My wife gets a chuckle out of it. I have these random moments of ... freak out... which I can't fully explain, but I get hyper and wander around the house trying to find something constructive to do, and saying random things like 'without Sydney there then _____ etc. My wife looks at me and chuckles and replies 'I've been processing this for months, it seems like it's just hitting you.' Well yeah. I think it's all becoming real, what with absolute dates set and all. I'll say this even the most manly of men, Chuck Norris, agree, it's okay to shed a single tear over something like your only daughter. But Chuck's tears theoretically cure cancer (we don't know for sure, as he's never shed one) mine, don't cure much at all, except for dry eye syndrome.)

Pray for us please.
This is gonna be hard.


Last pic

On our way to drop Calvin off at the airport to go to PNG. No more family of four pics for a while. 


Fighting to be lighting

I was out with my son looking for a car wash, found a place. It advertised on the road gas was 3.19 p/gallon 3.09 with a carwash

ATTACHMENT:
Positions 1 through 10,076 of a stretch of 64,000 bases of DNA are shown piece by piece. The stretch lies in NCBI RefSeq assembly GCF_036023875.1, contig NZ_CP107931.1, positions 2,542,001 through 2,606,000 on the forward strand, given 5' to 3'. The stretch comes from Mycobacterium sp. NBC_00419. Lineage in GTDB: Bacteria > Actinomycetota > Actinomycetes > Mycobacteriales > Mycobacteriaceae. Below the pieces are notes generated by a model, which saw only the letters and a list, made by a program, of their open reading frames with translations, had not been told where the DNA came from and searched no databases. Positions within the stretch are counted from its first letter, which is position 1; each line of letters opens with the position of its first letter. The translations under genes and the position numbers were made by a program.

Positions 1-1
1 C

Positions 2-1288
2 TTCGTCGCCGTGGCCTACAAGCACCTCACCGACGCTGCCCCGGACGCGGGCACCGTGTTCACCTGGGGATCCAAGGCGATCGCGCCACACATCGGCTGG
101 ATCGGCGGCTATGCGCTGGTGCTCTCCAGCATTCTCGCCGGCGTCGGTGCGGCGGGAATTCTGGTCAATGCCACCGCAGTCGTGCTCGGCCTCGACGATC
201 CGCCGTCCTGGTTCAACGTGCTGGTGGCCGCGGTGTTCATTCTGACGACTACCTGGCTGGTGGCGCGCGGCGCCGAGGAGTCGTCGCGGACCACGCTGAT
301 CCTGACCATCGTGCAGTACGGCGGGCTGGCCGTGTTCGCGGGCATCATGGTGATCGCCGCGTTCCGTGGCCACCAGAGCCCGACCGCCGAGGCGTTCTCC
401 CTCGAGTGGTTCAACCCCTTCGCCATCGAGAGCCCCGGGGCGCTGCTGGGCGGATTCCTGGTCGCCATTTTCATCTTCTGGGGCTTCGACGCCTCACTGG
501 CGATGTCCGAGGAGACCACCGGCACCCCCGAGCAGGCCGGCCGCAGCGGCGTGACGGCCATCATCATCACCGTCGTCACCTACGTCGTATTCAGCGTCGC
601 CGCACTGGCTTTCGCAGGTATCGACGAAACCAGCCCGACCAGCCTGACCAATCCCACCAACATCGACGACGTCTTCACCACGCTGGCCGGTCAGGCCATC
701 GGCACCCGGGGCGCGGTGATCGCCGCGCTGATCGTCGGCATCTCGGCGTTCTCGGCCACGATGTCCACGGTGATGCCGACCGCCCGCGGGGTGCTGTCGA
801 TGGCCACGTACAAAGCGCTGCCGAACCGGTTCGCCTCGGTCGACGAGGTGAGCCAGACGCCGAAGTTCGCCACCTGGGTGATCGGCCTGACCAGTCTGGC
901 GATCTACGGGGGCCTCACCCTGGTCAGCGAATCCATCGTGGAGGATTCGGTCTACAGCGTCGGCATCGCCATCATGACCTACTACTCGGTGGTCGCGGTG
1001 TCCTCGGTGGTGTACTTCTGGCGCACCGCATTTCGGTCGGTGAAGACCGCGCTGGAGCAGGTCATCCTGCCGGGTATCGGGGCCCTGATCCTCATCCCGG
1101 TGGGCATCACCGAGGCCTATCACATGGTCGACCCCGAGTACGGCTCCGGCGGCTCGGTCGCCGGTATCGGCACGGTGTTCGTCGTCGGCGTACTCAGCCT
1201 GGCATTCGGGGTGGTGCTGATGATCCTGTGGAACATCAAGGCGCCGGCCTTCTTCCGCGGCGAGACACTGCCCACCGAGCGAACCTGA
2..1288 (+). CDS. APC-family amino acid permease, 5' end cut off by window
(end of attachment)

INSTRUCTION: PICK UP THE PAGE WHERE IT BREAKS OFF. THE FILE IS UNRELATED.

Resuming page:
okay that's 10 cents more than the 76 down the street but it had a car wash.

I paid cash, to get a discount which didn't exist at this station, and buy a car wash, go pump, 3.19 at the pump. WHAT? should be 3.09

So I go inside, to the cashier and I explain the issue, she owes me $1.30 she overcharged me a dime per gallon.

Here went the conversation:

me: "the pump charged me 3.19 your sign says 3.09 per gallon with car wash, and I bought a car wash.'
her: "oh I don't know." blinks at me.
me: (still calm) "I know, you owe me $1.30 because you over charged me."
her: I'm sorry sir, I don't know how to make the machine charge you that.
me: (accepting the apology) "that's fine, just refund me the $1.30 and it'll be okay."
her: "I can't do that sir, I'd get in trouble."
me: (starting to get incredulous, but still maintaining calm) "Okay... well, then perhaps upgrade me to a better car wash?"
her: "Sir I can't do that, I'd get in trouble if I gave you a free car wash."
me: (temper is growing) "And you won't get in trouble for stealing $1.30 from me?"